For little pests … use a DEET or Picaridin based insect repellent, if you are on the Caribbean coast (Malaria*), sleep in a mosquito net. Grab grab a tube of ‘stop itch’ from Wallmart before you leave Liberia (we tried – we never found it anywhere else, not even in the aeroporta.) Skip the home remedies and Amway lotions etc.., DEET is one of the safest, most tested chemicals ever and it is the only effective deterrent for Mosquitos etc..,

2019 Update, I understand that there is no risk of Malaria on the Caribbean coast either. It was 2008 that I was told that there was a risk. So either it was just a fear that it was getting to close in Panama or it is no longer a problem. My source of risk then and now: Canadian Blood Services. For more info see

DEET: (mosquitoes, ticks, some flies) Maximum protection is achieved at 30% DEET formulations—higher concentration levels simply make your protection last longer but it takes a lot higher concentration to get any significant increase, so better to go with 30% and reapply after 8 hours. Controlled-release formulas, though, which include just 20 to 30 percent DEET, provide protection for up to 12 hours.

Picaridin: (mosquitoes, ticks, flies) Maximum protection is provided in formulations with 20 percent picaridin. Spray versions protect for up to 12 hours against mosquitoes and ticks, and up to eight hours against flies; lotion formulations last for up to 14 hours against mosquitoes and ticks, and up to eight hours against flies.

If you want to know what the risks are: I’m told that Crocks have the greatest frequency of human attack – stupid tourists feeding the crocks chicken feet is the number 1, poisonous snake bites is number 2 and vending machines falling on you is number 3. I’ve heard the following from several sources, it doesn’t make it true: that you are more likely to be killed having a vending machine fall on you than to be killed by a shark. I’d still slowly swim away if I saw a shark, but I don’t avoid vending machines! Of course if you spend your whole life in and near the ocean, and you always stay uphill and at least 2 meters (6′) from any vending machines, then I guess the shark risk will be higher.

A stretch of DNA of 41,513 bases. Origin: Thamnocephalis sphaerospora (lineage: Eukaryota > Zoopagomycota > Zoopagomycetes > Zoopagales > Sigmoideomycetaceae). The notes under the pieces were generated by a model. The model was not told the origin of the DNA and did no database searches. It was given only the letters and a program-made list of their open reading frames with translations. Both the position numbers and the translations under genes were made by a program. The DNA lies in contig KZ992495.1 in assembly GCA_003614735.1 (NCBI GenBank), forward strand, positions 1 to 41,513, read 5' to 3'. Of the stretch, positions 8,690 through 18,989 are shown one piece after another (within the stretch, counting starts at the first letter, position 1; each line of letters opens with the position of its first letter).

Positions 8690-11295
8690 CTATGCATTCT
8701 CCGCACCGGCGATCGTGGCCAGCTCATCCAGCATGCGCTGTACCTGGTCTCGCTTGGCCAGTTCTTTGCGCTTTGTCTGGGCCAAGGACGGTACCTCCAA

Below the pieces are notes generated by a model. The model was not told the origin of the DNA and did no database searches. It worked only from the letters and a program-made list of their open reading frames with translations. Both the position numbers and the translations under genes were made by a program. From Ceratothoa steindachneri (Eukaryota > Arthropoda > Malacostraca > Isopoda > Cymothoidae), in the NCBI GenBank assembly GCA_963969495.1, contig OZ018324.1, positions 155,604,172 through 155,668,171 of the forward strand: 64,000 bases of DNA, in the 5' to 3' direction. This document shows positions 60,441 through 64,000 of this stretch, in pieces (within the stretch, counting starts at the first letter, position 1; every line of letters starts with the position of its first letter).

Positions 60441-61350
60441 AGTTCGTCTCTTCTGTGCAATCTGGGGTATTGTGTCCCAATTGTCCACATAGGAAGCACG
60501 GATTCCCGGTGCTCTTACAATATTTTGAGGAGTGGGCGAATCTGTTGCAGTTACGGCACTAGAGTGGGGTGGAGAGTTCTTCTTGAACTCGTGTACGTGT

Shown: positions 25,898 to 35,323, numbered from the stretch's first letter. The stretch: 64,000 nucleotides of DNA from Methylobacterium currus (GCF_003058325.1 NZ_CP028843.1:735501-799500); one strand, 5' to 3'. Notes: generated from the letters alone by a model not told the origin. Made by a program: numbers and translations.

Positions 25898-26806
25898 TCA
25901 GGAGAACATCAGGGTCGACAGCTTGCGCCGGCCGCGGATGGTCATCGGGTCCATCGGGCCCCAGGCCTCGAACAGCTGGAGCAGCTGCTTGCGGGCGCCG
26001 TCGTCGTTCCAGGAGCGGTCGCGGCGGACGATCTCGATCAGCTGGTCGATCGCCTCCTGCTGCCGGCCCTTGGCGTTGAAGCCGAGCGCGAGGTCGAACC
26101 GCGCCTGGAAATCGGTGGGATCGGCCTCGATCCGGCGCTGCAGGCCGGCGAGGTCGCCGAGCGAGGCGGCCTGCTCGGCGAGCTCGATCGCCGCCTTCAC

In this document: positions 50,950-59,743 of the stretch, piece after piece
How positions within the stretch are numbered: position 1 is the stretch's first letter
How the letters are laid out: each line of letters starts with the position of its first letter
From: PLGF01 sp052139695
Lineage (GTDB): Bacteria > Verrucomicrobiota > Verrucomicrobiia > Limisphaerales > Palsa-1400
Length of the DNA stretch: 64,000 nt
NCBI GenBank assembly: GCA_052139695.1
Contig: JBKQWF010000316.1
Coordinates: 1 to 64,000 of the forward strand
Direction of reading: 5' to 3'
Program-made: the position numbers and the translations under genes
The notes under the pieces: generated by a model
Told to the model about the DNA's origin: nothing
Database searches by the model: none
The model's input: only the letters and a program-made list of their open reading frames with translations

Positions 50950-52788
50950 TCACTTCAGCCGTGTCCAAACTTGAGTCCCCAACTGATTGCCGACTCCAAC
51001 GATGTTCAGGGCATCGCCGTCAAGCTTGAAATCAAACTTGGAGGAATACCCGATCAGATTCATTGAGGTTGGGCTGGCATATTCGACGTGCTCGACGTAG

If swimming near coral, don’t touch it, lots of little nasty things there, and the coral can scrape you up pretty badly even if you don’t get stung or bit by something. (I received 2 stings when swimming too close to coral in Costa Rica once, painful ‘poison’ for 5 minutes, then for 10 minutes an hour later, other than that it was just the ‘physical’ non-poison pain, it healed easily, but others have not been so lucky. My wife once stepped on a spiky anemone or urchin in Jamaica – sore for a week)

If you do get sick from something in Costa Rica, get treated there, don’t return home first. This is a general rule around the world, each hospital knows both the symptoms and treatments for local health risks better than anywhere else in the world – and Costa Rica starts out as one of the top world health centers to boot. This is advice I’ve had from Canadian doctors throughout the years (I’ve traveled extensively around the world) – if you get sick, get diagnosed and at least start your treatment before you return, then bring your diagnosis with you.